The Epson B-310N is a colour inkjet printer built for business

On paper, the Epson B-310N colour inkjet printer looks a potential game-changer, promising strong output, high speed and low costs, and a host of other useful features. So can it live up to the promise?

Just as many of today’s laser printers try to take on the inkjets on their own turf, so inkjet manufacturers are regularly looking to make forays into traditional laser territory. Typically, lasers have boasted low running costs and have produced high-quality prints at fast speeds. Inkjets, though, tend to offer colour that sparkles that bit brighter.

Initial impressions of the Epson B-310N are mainly of slight bewilderment. Eschewing the clean lines and curves of the standard-issue 2010 printer, the Epson B-310N has a rather blocky design, with strange protuberances that make it look more like a Frank Lloyd Wright building than a printer – particularly given the stark cream and black livery.

One of these peculiar outgrowths on the Epson B-310N is the sizeable cartridge compartment. The front-mounted design here makes it very easy to change the consumables. The cartridges themselves look slightly dated, with a chunky design that makes them that bit more substantial than typical inkjet media.

The increased size is mostly to expand the capacity, and since even the standard cartridges generate between 3000 and 3500 pages a time, the Epson B-310N promises to be extremely low on running costs. First box ticked then.

The control panel of the Epson B-310Nis functional in appearance, and there aren’t a great deal of buttons to get excited about. Neither is there a colourful LCD, and the two-line mono display is rather faint and very difficult to read. If the printer is below eye level, expect to have to bend down to see what the error messages say.

The Epson B-310N will slot easily into a business environment, and its 10/100Mb/s ethernet interface is accompanied by a formidable range of printing and management protocols.

The Epson B-310N incorporates not one but two paper sources. The bulbous but well-built front tray takes 500 sheets, but you can fit another 150 into the rear tray, thus allowing you to work easily with multiple paper sizes.

We didn’t find that this system worked as smoothly as we would have liked though, and the Epson B-310N printer regularly got a little confused as to which of the trays it wanted us to load paper into. We also experienced a few problems while adjusting the paper size – the sliders inside the main tray are a shade flimsy, and we had to experiment a little before getting the paper to feed in smoothly.

In terms of performance, the Epson B-310N inkjet works rather more like a laser. Although you still have a choice of different quality modes (from draft up to photo), the printer works at pretty much the same speed regardless of the mode – many inkjets have very fast draft modes, but by the time you get to a decent quality setting you’ll be happy using on a regular basis, the rate has tumbled significantly.

In text, the Epson B-310N churns out pages at the rate of 14.6 pages per minute (take into account the few seconds needed to start up, and this rate goes up by another two or three pages).

For an inkjet, the Epson B-310N’s text output is relatively clean. There are a few blurred characters in contrast with a typical laser, so the text results aren’t quite good enough for businesses to throw out their lasers. Nonetheless, we quite like the performance, the text is dark, and the characters are clean enough for routine print jobs. The Auto Nozzle Check System should keep print quality pristine in the future.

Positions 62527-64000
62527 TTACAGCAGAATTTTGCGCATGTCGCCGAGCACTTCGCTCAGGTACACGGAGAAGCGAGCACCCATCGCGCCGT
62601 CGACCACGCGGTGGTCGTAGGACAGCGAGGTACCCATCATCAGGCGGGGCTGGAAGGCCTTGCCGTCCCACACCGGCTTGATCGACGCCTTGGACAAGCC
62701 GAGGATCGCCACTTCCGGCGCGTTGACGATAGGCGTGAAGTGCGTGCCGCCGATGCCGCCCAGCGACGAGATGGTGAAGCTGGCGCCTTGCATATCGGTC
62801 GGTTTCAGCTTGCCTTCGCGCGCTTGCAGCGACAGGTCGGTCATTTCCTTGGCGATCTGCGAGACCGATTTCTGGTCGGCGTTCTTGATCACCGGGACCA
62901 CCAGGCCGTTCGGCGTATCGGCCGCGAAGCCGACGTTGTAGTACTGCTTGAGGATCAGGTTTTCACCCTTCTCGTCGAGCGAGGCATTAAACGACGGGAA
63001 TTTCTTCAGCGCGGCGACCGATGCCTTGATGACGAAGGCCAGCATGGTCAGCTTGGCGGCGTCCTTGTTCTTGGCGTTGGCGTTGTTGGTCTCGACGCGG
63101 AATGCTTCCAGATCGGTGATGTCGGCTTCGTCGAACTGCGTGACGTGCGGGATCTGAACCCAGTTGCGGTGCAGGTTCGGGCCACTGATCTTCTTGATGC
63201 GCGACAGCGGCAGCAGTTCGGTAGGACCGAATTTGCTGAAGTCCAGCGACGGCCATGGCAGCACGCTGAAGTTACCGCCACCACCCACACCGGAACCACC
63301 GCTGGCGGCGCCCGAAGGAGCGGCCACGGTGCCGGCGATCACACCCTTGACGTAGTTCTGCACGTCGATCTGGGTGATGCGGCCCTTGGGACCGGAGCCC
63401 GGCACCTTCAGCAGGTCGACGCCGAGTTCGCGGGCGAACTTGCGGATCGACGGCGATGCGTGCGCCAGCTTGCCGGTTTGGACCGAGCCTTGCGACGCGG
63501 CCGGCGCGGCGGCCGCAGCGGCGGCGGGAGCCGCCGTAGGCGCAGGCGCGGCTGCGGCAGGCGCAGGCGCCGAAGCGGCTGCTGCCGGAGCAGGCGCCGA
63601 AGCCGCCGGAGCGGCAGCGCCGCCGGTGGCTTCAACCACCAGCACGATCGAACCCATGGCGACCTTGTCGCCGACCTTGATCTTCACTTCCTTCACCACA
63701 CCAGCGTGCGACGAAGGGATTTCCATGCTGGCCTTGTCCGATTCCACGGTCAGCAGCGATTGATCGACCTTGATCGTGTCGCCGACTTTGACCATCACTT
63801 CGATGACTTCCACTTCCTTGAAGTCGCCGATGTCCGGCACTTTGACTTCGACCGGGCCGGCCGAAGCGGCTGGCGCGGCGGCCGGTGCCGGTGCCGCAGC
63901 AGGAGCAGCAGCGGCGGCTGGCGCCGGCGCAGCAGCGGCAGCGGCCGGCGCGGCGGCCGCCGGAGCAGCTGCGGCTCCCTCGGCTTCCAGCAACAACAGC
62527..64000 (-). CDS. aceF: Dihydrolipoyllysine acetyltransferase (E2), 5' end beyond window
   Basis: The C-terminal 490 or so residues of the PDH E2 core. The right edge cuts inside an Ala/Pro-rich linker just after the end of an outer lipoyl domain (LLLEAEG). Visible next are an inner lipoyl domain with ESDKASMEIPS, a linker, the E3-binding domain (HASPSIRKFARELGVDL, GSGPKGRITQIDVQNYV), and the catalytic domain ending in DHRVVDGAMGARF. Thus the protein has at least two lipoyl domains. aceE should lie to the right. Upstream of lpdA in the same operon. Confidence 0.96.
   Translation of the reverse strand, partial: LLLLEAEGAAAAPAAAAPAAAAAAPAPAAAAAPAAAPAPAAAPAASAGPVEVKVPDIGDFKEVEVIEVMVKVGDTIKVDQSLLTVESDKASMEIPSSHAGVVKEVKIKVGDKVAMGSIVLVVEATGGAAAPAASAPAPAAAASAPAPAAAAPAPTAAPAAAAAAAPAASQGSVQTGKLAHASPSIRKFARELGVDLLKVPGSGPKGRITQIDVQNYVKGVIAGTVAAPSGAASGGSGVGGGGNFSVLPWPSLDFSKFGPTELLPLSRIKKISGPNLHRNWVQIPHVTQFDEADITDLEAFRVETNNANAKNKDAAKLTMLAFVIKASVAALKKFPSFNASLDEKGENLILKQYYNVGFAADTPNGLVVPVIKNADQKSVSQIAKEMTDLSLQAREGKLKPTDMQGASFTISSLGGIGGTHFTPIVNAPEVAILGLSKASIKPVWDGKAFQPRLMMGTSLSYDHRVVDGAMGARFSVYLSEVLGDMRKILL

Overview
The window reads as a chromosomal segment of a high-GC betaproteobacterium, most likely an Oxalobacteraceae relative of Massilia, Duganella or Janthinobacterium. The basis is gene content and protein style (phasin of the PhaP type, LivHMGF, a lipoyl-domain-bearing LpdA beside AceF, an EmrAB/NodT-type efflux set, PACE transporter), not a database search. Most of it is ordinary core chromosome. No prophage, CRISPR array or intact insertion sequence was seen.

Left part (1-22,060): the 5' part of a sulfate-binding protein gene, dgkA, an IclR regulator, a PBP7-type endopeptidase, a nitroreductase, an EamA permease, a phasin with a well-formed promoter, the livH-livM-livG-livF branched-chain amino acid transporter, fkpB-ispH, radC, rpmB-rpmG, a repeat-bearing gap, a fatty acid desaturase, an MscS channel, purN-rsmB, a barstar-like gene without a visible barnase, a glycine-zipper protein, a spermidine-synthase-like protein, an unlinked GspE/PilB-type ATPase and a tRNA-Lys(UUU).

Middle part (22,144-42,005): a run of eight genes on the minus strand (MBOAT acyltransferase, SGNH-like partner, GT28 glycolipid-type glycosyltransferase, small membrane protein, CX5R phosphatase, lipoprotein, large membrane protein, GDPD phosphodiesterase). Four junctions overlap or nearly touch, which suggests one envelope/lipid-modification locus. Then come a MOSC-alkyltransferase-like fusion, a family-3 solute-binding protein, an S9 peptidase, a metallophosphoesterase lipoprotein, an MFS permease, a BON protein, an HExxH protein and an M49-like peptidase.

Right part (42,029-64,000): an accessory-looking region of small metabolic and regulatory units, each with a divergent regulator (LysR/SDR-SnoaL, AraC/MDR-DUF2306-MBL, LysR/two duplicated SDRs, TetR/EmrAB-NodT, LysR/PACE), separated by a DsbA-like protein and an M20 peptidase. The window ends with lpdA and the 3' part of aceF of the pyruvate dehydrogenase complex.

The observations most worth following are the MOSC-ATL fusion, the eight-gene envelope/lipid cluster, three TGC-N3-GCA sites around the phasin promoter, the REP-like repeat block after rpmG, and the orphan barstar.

The Epson B-310N is almost as fast at graphics, putting out results across most quality modes at the rate of 11.1ppm. The output is a little light, but colours are bright and full of depth.

It’s not the most stunning graphics quality we’ve seen, but it’s still very palatable. And given the speed at which the pages come out, the Epson B-310N is one of the better graphics printers out there. It’ll certainly make a good job of business presentations and booklets.

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Epson B-310N: Specs

  • Colour inkjet printer
  • 5760 x 1440dpi resolution
  • 32MB RAM
  • quoted print speed B=37ppm C=37ppm
  • actual print speed B=14.6ppm C=11.1ppm
  • USB 2.0, 10/100 BaseTx ethernet
  • 650 sheet input tray(500 sheets front, 150 sheets at rear)
  • 170 sheet output
  • Ink costs B=£33 C=£39 x 3
  • Print life (pages) B=3,000 C=3500 x 3
  • 480 x 420 x 312mm
  • 10kg
  • Colour inkjet printer
  • 5760 x 1440dpi resolution
  • 32MB RAM
  • quoted print speed B=37ppm C=37ppm
  • actual print speed B=14.6ppm C=11.1ppm
  • USB 2.0, 10/100 BaseTx ethernet
  • 650 sheet input tray(500 sheets front, 150 sheets at rear)
  • 170 sheet output
  • Ink costs B=£33 C=£39 x 3
  • Print life (pages) B=3,000 C=3500 x 3
  • 480 x 420 x 312mm
  • 10kg

OUR VERDICT

Epson has taken on a tough challenge here – and gets very close to succeeding. On the positive side, the Epson produces colourful graphics output, and text quality that’s sufficient for most purposes. Speed is good, and the running costs promise to be excellent. But you will still want a mono laser at the ready for important text documents, while features like the multiple paper trays don’t work as smoothly as they should. We experienced quite a few errors and problems while testing this model. And the small LCD display doesn’t help either. While its street price may turn out to be more appealing, the list price of £293 makes it a rather expensive initial proposition.

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